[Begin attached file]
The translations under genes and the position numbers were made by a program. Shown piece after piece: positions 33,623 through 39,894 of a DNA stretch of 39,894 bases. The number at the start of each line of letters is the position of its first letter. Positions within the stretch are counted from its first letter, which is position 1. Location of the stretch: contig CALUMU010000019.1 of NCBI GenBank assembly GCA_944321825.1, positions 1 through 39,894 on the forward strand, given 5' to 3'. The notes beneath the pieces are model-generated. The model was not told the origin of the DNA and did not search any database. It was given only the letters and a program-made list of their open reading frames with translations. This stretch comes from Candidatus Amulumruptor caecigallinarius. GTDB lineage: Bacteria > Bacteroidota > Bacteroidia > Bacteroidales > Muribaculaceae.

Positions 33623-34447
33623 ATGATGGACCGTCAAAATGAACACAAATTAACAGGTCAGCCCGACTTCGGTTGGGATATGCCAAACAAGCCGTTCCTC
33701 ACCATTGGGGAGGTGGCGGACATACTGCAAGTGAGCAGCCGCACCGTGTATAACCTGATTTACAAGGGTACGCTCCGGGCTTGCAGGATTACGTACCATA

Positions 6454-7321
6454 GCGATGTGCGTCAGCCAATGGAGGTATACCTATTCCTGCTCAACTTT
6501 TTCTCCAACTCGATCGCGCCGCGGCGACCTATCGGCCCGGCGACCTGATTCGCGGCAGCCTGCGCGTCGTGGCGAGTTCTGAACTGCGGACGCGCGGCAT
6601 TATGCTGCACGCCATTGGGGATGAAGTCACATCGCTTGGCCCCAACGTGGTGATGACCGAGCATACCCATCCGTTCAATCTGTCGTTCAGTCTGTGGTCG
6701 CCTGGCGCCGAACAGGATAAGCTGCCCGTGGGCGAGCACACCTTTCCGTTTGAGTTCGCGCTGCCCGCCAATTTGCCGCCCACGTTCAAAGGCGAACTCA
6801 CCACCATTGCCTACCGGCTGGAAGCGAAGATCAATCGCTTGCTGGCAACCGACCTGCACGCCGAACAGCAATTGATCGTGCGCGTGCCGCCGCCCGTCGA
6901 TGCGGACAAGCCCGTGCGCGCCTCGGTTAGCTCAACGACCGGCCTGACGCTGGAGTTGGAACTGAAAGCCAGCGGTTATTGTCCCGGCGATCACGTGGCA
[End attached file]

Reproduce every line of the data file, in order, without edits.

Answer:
The translations under genes and the position numbers were made by a program. Shown piece after piece: positions 33,623 through 39,894 of a DNA stretch of 39,894 bases. The number at the start of each line of letters is the position of its first letter. Positions within the stretch are counted from its first letter, which is position 1. Location of the stretch: contig CALUMU010000019.1 of NCBI GenBank assembly GCA_944321825.1, positions 1 through 39,894 on the forward strand, given 5' to 3'. The notes beneath the pieces are model-generated. The model was not told the origin of the DNA and did not search any database. It was given only the letters and a program-made list of their open reading frames with translations. This stretch comes from Candidatus Amulumruptor caecigallinarius. GTDB lineage: Bacteria > Bacteroidota > Bacteroidia > Bacteroidales > Muribaculaceae.

Positions 33623-34447
33623 ATGATGGACCGTCAAAATGAACACAAATTAACAGGTCAGCCCGACTTCGGTTGGGATATGCCAAACAAGCCGTTCCTC
33701 ACCATTGGGGAGGTGGCGGACATACTGCAAGTGAGCAGCCGCACCGTGTATAACCTGATTTACAAGGGTACGCTCCGGGCTTGCAGGATTACGTACCATA

Positions 6454-7321
6454 GCGATGTGCGTCAGCCAATGGAGGTATACCTATTCCTGCTCAACTTT
6501 TTCTCCAACTCGATCGCGCCGCGGCGACCTATCGGCCCGGCGACCTGATTCGCGGCAGCCTGCGCGTCGTGGCGAGTTCTGAACTGCGGACGCGCGGCAT
6601 TATGCTGCACGCCATTGGGGATGAAGTCACATCGCTTGGCCCCAACGTGGTGATGACCGAGCATACCCATCCGTTCAATCTGTCGTTCAGTCTGTGGTCG
6701 CCTGGCGCCGAACAGGATAAGCTGCCCGTGGGCGAGCACACCTTTCCGTTTGAGTTCGCGCTGCCCGCCAATTTGCCGCCCACGTTCAAAGGCGAACTCA
6801 CCACCATTGCCTACCGGCTGGAAGCGAAGATCAATCGCTTGCTGGCAACCGACCTGCACGCCGAACAGCAATTGATCGTGCGCGTGCCGCCGCCCGTCGA
6901 TGCGGACAAGCCCGTGCGCGCCTCGGTTAGCTCAACGACCGGCCTGACGCTGGAGTTGGAACTGAAAGCCAGCGGTTATTGTCCCGGCGATCACGTGGCA